Oil prices continued to soar on Friday as the political standoff between Britain and Iran over the detainment of 15 marines and sailors hardened, raising fears of interruptions to the oil supply through Iran.
Light, sweet crude futures rose 52 cents to US$66.55 a barrel in European electronic trading on the New York Mercantile Exchange, from Thursday's six-month record close of US$66.03.
Brent crude for May jumped US$1.07 to US$68.25 a barrel on London's ICE Futures exchange.
"The market is very much factoring in a worst-case scenario," said Mark Pervan, a commodities analyst at Daiwa Securities in Melbourne. "Other fundamentals have been pushed to the side."
The crisis deepened Friday as British Prime Minister Tony Blair denounced Iranian TV footage of two of the captured navy personnel and warned Iran that it "will face continued isolation" if it persists in holding the captives.
Iran detained the group last week while they were patrolling near the mouth of the Shatt al-Arab waterway for smugglers, and a top official said the captives may be put on trial. The incident comes several months into a standoff between Iran, the fourth-largest oil producer, and the United Nations over the country's nuclear program.
Iranian TV has shown two of the personnel - a female sailor and a male marine - apologizing for straying into Iranian waters. Britain maintains the group were clearly in Iraqi waters.
"I don't know why the Iranian regime keeps doing this, all it does it heightens people's sense of disgust," Blair said. "Captured personnel being paraded and manipulated in this way, it doesn't fool anyone."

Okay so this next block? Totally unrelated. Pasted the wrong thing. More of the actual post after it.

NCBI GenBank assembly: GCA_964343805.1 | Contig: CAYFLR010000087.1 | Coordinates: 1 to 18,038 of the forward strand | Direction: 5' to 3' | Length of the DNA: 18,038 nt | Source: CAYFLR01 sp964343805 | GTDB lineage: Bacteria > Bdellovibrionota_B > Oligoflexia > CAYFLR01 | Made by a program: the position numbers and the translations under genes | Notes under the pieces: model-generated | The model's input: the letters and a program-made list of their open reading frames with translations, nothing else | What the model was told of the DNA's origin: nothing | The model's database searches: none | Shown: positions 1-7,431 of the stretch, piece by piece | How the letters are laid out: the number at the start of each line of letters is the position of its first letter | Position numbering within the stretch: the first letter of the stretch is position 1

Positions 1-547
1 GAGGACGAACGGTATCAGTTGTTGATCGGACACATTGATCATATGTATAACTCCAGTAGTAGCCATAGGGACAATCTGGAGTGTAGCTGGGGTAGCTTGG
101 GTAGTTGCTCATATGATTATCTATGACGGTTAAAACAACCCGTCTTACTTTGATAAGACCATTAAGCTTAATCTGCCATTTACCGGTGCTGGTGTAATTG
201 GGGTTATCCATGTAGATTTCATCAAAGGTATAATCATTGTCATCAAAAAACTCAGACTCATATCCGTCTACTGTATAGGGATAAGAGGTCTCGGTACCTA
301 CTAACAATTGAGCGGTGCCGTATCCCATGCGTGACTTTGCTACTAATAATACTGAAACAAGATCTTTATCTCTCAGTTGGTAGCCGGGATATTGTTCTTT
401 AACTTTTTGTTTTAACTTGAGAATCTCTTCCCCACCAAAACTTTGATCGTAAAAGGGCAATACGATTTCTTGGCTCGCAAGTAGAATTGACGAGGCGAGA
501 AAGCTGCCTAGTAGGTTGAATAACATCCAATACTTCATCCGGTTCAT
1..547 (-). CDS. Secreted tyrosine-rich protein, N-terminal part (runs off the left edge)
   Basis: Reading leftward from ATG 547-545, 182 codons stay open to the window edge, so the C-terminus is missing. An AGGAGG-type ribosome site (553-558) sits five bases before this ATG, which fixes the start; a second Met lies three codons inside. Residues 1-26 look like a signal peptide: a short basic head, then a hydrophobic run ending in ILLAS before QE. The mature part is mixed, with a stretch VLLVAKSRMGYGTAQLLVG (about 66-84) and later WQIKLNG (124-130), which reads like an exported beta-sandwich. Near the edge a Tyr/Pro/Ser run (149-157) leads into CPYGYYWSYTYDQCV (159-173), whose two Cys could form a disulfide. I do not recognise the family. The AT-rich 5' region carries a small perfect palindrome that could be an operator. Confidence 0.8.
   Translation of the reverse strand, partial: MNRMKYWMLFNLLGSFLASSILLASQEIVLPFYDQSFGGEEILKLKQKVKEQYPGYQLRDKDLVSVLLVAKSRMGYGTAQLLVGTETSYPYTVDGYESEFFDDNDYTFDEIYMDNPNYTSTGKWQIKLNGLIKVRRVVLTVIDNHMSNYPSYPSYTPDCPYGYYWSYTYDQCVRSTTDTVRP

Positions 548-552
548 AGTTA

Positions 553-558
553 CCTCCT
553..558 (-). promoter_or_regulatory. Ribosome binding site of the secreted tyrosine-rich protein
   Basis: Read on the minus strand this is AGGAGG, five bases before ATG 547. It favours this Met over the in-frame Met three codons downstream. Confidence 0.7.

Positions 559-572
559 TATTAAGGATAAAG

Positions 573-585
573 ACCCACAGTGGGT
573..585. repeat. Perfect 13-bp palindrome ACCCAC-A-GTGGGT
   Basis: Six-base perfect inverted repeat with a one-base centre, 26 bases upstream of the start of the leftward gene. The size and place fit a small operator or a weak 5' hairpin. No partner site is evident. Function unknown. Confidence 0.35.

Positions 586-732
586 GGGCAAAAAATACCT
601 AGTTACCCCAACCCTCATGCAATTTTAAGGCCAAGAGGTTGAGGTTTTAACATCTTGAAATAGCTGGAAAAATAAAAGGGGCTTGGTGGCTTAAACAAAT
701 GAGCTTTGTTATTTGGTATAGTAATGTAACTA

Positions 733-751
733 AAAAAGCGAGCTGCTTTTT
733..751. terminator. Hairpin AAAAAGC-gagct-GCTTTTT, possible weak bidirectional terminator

Worries related to Iran - which is also located along a key waterway in the oil trade - have led traders to put an extra premium on oil prices that are already high due to seven straight weeks of declines in U.S. gasoline inventories.
Traders are not saying they believe war with Iran is likely, but in an environment of high demand and falling domestic supplies, they maintain that the effects of a large-scale conflict on the energy markets could be huge.
Iran is located along the Strait of Hormuz, through which tankers ship about 17 million barrels of crude oil a day, according to the U.S. Energy Information Administration. That accounts for two-fifths of the world's crude oil traded by tanker, and about one-fifth of total oil production.
The exports exiting the narrow waterway are bound for the United States, Western Europe and Japan.
In other Nymex trading Thursday, heating oil rose 1.77 cent to US$1.8949 per gallon, and natural gas was up 1.6 cent to US$7.625 per 1,000 cubic feet. Gasoline futures held steady at US$2.1355 a gallon.
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